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OFFLINE DIARY TIPS

For teens interested in putting their personal feelings down on paper instead of posting them on the Web, "The Princess Diaries" writer Meg Cabot offers these five journal-writing tips:...

For teens interested in putting their personal feelings down on paper instead of posting them on the Web, "The Princess Diaries" writer Meg Cabot offers these five journal-writing tips:

-- Hide it. You don't want your diary getting into the hands of a brother or sister. Think about putting it in a plain-looking notebook that would be overlooked or putting it in between your mattress and box spring, close to the middle. And remember: The locks that come on diaries are very easy to pick. "Don't be lulled into a false sense of security," Cabot says.

-- Say whatever's on your mind right now. "What you write isn't what you feel ALL the time, just what you were feeling at the time you wrote it," Cabot says. So don't worry about really venting. Most bad thoughts are only temporary, but you do need to get them out.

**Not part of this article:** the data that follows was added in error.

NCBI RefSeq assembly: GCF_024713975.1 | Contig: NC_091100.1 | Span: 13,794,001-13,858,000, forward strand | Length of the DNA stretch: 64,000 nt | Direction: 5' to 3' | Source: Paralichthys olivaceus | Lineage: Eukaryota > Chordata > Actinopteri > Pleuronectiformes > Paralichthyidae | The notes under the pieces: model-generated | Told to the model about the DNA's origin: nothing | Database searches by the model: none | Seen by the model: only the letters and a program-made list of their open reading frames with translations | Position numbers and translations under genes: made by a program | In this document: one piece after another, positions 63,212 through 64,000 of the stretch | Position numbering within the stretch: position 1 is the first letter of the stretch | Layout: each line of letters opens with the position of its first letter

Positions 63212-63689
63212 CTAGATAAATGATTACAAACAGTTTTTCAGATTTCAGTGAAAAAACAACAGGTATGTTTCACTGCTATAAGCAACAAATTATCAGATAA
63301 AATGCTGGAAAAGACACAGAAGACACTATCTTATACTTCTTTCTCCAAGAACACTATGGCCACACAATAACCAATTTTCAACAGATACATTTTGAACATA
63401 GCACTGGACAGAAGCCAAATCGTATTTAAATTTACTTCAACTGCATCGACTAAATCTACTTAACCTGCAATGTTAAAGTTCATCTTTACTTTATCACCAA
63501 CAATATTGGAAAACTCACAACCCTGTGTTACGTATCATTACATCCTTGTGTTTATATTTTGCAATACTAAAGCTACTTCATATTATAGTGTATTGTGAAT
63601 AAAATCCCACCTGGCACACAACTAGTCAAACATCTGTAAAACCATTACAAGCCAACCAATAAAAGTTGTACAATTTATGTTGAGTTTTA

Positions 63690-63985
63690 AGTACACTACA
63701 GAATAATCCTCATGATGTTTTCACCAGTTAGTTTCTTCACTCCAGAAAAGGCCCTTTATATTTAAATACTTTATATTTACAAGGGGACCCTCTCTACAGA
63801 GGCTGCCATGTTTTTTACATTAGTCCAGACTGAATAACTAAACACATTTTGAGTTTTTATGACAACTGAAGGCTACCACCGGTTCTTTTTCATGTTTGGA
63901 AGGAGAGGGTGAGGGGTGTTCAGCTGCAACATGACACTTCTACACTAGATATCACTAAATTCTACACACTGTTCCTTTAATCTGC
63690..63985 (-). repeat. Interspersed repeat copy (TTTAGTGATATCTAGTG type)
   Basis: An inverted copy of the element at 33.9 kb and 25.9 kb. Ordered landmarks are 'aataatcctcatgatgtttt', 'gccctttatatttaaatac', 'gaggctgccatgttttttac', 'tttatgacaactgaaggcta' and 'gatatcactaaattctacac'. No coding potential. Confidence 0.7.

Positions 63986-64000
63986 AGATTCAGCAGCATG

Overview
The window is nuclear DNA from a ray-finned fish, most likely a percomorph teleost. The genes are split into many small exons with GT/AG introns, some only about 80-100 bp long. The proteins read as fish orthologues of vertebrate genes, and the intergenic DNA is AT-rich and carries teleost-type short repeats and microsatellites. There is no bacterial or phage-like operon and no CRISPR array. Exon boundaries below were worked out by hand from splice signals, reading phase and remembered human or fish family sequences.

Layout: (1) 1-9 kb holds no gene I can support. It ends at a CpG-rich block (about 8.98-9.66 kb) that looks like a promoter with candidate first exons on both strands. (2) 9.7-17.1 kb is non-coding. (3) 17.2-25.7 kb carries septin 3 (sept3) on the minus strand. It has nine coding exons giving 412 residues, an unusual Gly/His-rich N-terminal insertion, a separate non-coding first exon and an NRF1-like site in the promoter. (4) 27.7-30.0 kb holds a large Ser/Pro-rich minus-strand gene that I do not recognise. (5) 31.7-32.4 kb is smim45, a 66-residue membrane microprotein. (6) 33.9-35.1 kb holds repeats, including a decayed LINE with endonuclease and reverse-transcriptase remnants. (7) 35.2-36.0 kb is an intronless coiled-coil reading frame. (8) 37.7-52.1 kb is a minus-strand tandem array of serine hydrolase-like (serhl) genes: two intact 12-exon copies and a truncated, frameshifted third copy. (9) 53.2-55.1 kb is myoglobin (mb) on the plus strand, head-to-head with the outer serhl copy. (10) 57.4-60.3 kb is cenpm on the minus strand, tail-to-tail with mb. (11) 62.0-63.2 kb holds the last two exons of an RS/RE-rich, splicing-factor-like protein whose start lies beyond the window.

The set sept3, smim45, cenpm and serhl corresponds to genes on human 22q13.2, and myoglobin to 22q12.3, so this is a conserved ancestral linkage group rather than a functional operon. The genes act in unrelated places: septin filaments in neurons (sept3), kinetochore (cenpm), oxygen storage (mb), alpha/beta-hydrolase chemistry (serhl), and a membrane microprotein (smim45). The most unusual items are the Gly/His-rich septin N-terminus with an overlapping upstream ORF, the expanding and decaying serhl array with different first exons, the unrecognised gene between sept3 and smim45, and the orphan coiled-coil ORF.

-- No strict schedule. It's not a school assignment. Your diary entries can be any length and done at any time. If you feel guilty for not writing in it often enough, don't let the guilt take over and prevent you from getting back into it.

-- No strict rules. The way you write, like your schedule, can be creative and imperfect. You are not getting graded, and chances are your diary will never be read by anybody but you. "You don't have to use perfect spelling, grammar or punctuation in your journal or diary," Cabot says. "Be as creative or as angry and bitter as you want to be."

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-- Keep it. Cabot uses her own old journals as material for her best-selling books now. You never know what you'll want to look back on about your own life. "Your diaries are important historical documents!" Cabot says. "Someday they may come in handy."

Associated Press

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